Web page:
and here:

Also, here in Hong Kong, if you walk into any local lawyers office you will see the names of hundreds of companies which are registered there.

Furthermore, given that these are all relatively small and inexperienced PRC companies they would not have needed to have offshore vehicles until they decided to sell themselves to an offshore company (FMCN). Presumably, the M&A bankers on the deal or FMCN advised the sellers on how to setup the offshore structure given that they would have much more experience with it. It would not surprise me that they recommend using the same BVI lawyer and thus the same registered office for each transaction (a la Ugland House / Maples & Calder). Also, the offshore holding company transfer is common in China (and HK) as a way to avoid tax. A common example of this can be seen in how Renhe Commercial (another dodgy company...) sells units in its mall developments at the BVI or Cayman to avoid PRC tax. From a PRC perspective, they have no way of knowing it changed hands. People do the same things with apartments in Hong Kong.

With regard to the company that was registered after the sale, that sounds a bit more dodgy, but could be potentially explained by the timing of acquisition deal being signed and the cash settling. Given that the only reason for having these BVI's is to sell the company, it wouldn't need to be setup until it was to be sold. That doesn't impact how long the PRC company has been around. With regard to each of them being struck out for not paying fees that could also be explained because the BVI level would no longer be necessary after the sale. Probably from FMCN's perspective, even if it sells it back to the same people it bought it from, it would make sense to use a new BVI entity to sell it back to. Less paper trail.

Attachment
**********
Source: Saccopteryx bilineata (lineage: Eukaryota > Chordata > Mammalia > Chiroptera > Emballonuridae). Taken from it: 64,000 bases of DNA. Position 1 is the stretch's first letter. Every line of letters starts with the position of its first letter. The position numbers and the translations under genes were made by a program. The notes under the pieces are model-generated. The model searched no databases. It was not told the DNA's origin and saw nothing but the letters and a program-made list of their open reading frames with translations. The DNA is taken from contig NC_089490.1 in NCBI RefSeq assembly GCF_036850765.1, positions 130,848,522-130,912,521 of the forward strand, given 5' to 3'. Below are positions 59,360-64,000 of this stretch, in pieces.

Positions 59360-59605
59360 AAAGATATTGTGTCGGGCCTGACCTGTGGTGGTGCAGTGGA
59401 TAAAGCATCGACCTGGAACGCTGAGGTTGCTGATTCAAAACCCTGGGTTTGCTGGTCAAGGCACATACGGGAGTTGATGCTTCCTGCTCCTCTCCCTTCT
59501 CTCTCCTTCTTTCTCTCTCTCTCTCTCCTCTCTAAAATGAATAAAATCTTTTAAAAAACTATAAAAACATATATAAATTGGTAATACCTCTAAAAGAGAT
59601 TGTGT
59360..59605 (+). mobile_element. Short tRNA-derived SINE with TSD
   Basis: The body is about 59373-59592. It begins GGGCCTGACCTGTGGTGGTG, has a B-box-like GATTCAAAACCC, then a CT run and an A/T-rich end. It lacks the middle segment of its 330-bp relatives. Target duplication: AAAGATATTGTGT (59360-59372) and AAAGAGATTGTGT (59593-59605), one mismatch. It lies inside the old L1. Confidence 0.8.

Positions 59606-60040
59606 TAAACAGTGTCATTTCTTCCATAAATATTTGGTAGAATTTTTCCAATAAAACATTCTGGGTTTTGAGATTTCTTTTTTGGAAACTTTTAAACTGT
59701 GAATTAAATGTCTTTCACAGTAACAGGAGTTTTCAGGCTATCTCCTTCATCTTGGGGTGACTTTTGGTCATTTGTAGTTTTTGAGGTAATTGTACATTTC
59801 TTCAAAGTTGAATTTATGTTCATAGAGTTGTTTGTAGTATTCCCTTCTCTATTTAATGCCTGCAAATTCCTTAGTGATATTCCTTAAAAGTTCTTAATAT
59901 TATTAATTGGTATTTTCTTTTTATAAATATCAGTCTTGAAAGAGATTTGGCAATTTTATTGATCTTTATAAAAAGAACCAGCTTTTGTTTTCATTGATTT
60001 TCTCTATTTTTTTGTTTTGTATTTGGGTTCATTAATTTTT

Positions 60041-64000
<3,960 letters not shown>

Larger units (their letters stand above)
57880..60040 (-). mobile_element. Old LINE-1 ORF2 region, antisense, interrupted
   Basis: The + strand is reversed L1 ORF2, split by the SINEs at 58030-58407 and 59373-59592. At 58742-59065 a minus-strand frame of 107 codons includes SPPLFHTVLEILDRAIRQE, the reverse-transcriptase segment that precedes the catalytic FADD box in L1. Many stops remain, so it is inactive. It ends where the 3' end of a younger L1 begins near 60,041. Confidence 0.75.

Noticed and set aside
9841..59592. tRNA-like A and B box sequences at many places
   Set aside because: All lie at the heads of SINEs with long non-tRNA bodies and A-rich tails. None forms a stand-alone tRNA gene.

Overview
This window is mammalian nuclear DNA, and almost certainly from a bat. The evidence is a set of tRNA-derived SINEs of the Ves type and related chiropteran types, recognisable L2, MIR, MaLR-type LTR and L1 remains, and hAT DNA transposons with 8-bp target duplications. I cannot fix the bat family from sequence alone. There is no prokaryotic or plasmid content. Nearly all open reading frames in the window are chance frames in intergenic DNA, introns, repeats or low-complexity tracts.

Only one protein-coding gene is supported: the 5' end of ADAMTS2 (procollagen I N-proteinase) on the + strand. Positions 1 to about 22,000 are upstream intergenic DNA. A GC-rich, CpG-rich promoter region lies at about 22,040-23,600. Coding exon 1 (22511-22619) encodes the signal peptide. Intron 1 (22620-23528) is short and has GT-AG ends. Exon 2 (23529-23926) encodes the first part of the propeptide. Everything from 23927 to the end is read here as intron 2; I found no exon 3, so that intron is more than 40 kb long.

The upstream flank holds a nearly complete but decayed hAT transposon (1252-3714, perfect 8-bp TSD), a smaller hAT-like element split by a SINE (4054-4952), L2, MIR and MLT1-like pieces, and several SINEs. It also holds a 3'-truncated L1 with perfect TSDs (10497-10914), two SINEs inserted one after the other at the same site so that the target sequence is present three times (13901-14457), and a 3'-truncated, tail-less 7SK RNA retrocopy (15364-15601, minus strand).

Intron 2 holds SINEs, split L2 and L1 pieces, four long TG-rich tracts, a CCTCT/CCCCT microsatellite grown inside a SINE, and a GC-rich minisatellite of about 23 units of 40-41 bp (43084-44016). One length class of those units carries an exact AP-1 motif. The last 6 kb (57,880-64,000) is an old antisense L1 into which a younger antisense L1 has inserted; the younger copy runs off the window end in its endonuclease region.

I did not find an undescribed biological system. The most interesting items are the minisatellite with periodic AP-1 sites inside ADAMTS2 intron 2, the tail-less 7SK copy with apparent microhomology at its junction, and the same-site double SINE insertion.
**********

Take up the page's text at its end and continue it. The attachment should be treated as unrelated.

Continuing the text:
As I said above, I think you are right, but not sure this is much of a smoking gun. Good luck.

Anonymous said...

The disclosure that puzzles me today is they say in their 20-F that they issued shares to the CEO as a "private equity transaction" in 2009, where they issued 75 million shares at $1.89 per share (for $142 million). The stock price then was ~$12. They say the discount amounted to a $4 million compensation difference. This math doesn't make sense? Also, why did they need to issue stock at that time?